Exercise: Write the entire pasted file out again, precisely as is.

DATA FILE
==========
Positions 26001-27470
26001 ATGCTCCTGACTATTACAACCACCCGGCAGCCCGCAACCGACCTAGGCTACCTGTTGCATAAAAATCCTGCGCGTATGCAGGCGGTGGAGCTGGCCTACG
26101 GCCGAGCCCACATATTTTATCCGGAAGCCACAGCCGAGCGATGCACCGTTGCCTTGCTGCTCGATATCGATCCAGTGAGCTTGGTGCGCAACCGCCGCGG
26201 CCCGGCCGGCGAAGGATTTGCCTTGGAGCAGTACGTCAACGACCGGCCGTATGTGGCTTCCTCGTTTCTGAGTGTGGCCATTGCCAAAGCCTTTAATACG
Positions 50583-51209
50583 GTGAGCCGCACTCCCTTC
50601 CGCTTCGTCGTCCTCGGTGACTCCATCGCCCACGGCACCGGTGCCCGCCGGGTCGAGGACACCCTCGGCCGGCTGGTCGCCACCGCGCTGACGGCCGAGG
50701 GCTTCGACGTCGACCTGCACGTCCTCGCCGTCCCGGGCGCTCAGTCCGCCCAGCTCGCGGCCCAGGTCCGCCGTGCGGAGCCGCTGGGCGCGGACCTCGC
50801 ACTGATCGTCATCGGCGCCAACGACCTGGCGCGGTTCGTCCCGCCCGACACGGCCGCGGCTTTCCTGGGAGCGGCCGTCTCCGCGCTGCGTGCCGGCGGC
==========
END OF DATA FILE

Positions 26001-27470
26001 ATGCTCCTGACTATTACAACCACCCGGCAGCCCGCAACCGACCTAGGCTACCTGTTGCATAAAAATCCTGCGCGTATGCAGGCGGTGGAGCTGGCCTACG
26101 GCCGAGCCCACATATTTTATCCGGAAGCCACAGCCGAGCGATGCACCGTTGCCTTGCTGCTCGATATCGATCCAGTGAGCTTGGTGCGCAACCGCCGCGG
26201 CCCGGCCGGCGAAGGATTTGCCTTGGAGCAGTACGTCAACGACCGGCCGTATGTGGCTTCCTCGTTTCTGAGTGTGGCCATTGCCAAAGCCTTTAATACG
Positions 50583-51209
50583 GTGAGCCGCACTCCCTTC
50601 CGCTTCGTCGTCCTCGGTGACTCCATCGCCCACGGCACCGGTGCCCGCCGGGTCGAGGACACCCTCGGCCGGCTGGTCGCCACCGCGCTGACGGCCGAGG
50701 GCTTCGACGTCGACCTGCACGTCCTCGCCGTCCCGGGCGCTCAGTCCGCCCAGCTCGCGGCCCAGGTCCGCCGTGCGGAGCCGCTGGGCGCGGACCTCGC
50801 ACTGATCGTCATCGGCGCCAACGACCTGGCGCGGTTCGTCCCGCCCGACACGGCCGCGGCTTTCCTGGGAGCGGCCGTCTCCGCGCTGCGTGCCGGCGGC